The Death of the Stretch is Back On Congress’ Agenda
This just in.
The House is scheduled to vote on Thursday, May 23, 2019, on the SECURE ACT. Then, it will be in the Senate’s court to vote on RESA. Then the House and Senate will need to reconcile the differences between the bills. Experts, including us, think a compromise will be found and that the “stretch IRA” as we know it, will be gone, dealing a severe blow to IRA and retirement plan owners who were hoping their heirs would be able to continue deferring the distributions on their inherited IRAs and retirement plans for decades.
Here is the story so far.
In mid-April, Senate Finance Committee Chairman Chuck Grassley, R-Iowa, and ranking member Ron Wyden, D-Ore., reintroduced their Retirement Enhancement and Savings Act (RESA).
Under this bill, which we’ve been talking about since 2016, the account balance in a defined contribution plan or IRA must be distributed and included in income by the beneficiary five years after the employee’s or IRA owner’s death. Surviving spouses, beneficiaries who are disabled or chronically ill individuals, individuals who are not more than 10 years younger than the employee (or IRA owner), or the child of the employee (or IRA owner) who has not reached the age of maturity are excluded from this rule. Plus, an exception to the five-year distribution deadline is provided for each beneficiary to the extent that the balance of the account they receive from the deceased employee or IRA owner does not exceed $400,000.
Also in April, the House Ways and Means Committee passed a bill known as the Secure Act (Setting Every Community Up for Retirement Enhancement Act of 2019). What was remarkable about the Secure Act is that it was fast-tracked and approved with lightning speed, with the intention “To amend the Internal Revenue Code of 1986 to encourage retirement saving, and for other purposes.” And while it does include some incentives for people to participate in retirement plans, it also proposes the “death of the stretch IRA.” The House version of the bill differs from RESA in that it proposes a 10-year time limit on holding an inherited IRA or inherited Roth IRA or other defined contribution plan before all of the funds in the account must be distributed. According to the summary provided by the House Committee on Ways and Means:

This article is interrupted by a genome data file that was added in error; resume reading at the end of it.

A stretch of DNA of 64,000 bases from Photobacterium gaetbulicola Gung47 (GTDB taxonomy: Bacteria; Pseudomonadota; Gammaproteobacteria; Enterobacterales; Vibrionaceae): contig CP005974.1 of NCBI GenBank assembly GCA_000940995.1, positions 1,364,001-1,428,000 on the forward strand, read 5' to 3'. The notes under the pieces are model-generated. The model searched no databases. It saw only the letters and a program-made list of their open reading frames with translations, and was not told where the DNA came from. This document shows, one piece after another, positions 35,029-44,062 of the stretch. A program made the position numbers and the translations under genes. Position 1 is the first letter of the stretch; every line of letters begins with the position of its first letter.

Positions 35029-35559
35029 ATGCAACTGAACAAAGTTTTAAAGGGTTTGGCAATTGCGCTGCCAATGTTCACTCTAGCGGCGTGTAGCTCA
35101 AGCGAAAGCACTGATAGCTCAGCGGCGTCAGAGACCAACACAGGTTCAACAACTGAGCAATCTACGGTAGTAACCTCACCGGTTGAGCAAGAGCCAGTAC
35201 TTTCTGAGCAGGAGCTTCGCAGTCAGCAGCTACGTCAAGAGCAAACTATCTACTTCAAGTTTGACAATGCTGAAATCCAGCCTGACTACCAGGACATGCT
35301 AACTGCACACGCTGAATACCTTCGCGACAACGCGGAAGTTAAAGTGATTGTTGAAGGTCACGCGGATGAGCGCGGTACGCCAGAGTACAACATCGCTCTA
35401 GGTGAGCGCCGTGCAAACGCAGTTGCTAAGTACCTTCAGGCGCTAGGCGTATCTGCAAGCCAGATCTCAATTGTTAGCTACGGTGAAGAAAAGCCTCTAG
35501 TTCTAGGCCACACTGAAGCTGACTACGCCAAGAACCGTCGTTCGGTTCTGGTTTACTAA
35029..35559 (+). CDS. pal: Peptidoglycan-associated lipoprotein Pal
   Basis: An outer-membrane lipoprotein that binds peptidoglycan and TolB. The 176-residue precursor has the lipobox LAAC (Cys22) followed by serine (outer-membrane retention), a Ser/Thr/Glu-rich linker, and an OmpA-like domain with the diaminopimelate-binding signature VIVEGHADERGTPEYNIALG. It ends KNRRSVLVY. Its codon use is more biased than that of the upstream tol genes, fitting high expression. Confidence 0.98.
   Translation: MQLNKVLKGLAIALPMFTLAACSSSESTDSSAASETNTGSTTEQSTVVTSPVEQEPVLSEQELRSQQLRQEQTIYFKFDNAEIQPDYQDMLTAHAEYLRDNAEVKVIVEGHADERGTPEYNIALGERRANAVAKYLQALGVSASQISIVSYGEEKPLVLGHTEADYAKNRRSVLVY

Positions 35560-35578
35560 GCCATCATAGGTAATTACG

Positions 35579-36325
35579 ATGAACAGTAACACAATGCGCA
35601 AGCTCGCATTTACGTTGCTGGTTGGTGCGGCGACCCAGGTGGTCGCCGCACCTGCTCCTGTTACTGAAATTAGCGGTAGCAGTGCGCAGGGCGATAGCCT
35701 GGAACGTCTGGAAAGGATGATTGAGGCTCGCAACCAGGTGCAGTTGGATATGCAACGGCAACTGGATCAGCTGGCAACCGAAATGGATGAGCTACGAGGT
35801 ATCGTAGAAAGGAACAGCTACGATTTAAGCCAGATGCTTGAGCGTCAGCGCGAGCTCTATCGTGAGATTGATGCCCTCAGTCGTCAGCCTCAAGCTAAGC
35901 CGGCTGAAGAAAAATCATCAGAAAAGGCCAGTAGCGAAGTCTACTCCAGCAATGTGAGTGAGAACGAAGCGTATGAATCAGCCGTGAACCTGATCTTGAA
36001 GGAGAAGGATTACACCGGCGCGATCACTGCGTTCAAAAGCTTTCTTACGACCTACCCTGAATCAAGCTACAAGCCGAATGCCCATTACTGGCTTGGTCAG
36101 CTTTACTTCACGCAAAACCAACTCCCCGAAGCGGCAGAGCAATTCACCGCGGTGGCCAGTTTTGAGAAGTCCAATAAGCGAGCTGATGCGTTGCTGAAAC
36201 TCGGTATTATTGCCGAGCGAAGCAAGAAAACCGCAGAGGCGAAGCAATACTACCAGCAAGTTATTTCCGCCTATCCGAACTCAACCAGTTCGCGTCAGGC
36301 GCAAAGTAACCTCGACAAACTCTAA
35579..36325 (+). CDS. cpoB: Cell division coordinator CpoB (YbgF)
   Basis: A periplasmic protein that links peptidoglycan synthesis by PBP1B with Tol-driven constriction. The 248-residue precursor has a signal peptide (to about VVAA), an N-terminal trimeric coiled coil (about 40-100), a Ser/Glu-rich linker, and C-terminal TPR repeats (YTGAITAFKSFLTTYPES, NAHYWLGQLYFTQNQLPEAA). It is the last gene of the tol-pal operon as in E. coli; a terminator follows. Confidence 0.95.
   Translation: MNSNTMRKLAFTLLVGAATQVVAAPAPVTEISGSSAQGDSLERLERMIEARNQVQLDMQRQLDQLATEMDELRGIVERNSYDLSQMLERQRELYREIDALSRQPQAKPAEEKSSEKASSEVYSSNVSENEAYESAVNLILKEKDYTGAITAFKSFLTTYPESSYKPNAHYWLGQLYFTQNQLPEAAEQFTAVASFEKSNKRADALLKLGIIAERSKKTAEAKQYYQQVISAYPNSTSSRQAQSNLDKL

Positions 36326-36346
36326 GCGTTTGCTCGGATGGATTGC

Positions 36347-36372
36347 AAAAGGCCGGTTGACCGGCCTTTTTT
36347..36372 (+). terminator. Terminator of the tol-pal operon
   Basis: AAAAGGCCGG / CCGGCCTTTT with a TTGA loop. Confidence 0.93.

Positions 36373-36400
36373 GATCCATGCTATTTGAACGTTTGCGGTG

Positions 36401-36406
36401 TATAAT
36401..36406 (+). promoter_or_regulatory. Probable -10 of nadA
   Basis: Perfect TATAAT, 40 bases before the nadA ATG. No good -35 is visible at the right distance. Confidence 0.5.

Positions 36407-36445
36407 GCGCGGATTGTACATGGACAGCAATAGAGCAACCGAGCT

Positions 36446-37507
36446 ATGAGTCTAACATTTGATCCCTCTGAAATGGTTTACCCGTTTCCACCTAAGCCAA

Section 401. Modifications to Required Minimum Distribution Rules: The legislation modifies the required minimum distribution rules with respect to defined contribution plan and IRA balances upon the death of the account owner. Under the legislation, distributions to individuals other than the surviving spouse of the employee (or IRA owner), disabled or chronically ill individuals, individuals who are not more than 10 years younger than the employee (or IRA owner), or child of the employee (or IRA owner) who has not reached the age of majority are generally required to be distributed by the end of the tenth calendar year following the year of the employee or IRA owner’s death.
We have been anticipating the death of the stretch IRA for years and wrote two books about its consequences. We were pretty convinced it was going to be eliminated in the last round of tax law changes, and frankly, we were surprised when the limit on non-spouse heirs stretching distributions from inherited IRAs over their lifetimes was not included. But, it’s back, and once again the devil is in the details which will have to be hashed out between the two houses. In the next post, I will offer some insight into the consequences and preliminary recommendations.
If you have an IRA and/or other retirement plan and were hoping to leave it to your heirs with a favorable tax treatment and want to be kept up to date with this information, please contact our offices at 412-521-2732.